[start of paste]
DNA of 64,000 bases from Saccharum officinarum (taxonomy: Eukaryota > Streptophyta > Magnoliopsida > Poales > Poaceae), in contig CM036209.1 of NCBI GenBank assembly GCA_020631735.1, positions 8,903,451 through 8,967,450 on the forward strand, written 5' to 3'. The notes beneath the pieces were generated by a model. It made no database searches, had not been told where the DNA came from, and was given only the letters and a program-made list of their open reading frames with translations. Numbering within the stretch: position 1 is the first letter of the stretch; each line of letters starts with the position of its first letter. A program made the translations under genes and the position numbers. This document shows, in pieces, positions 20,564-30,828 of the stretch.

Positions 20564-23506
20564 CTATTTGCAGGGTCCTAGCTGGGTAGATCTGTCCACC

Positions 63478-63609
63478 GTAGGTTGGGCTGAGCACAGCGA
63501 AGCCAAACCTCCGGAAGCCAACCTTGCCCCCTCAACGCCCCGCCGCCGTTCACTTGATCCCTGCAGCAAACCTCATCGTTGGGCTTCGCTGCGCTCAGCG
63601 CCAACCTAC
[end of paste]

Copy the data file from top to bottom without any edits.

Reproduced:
DNA of 64,000 bases from Saccharum officinarum (taxonomy: Eukaryota > Streptophyta > Magnoliopsida > Poales > Poaceae), in contig CM036209.1 of NCBI GenBank assembly GCA_020631735.1, positions 8,903,451 through 8,967,450 on the forward strand, written 5' to 3'. The notes beneath the pieces were generated by a model. It made no database searches, had not been told where the DNA came from, and was given only the letters and a program-made list of their open reading frames with translations. Numbering within the stretch: position 1 is the first letter of the stretch; each line of letters starts with the position of its first letter. A program made the translations under genes and the position numbers. This document shows, in pieces, positions 20,564-30,828 of the stretch.

Positions 20564-23506
20564 CTATTTGCAGGGTCCTAGCTGGGTAGATCTGTCCACC

Positions 63478-63609
63478 GTAGGTTGGGCTGAGCACAGCGA
63501 AGCCAAACCTCCGGAAGCCAACCTTGCCCCCTCAACGCCCCGCCGCCGTTCACTTGATCCCTGCAGCAAACCTCATCGTTGGGCTTCGCTGCGCTCAGCG
63601 CCAACCTAC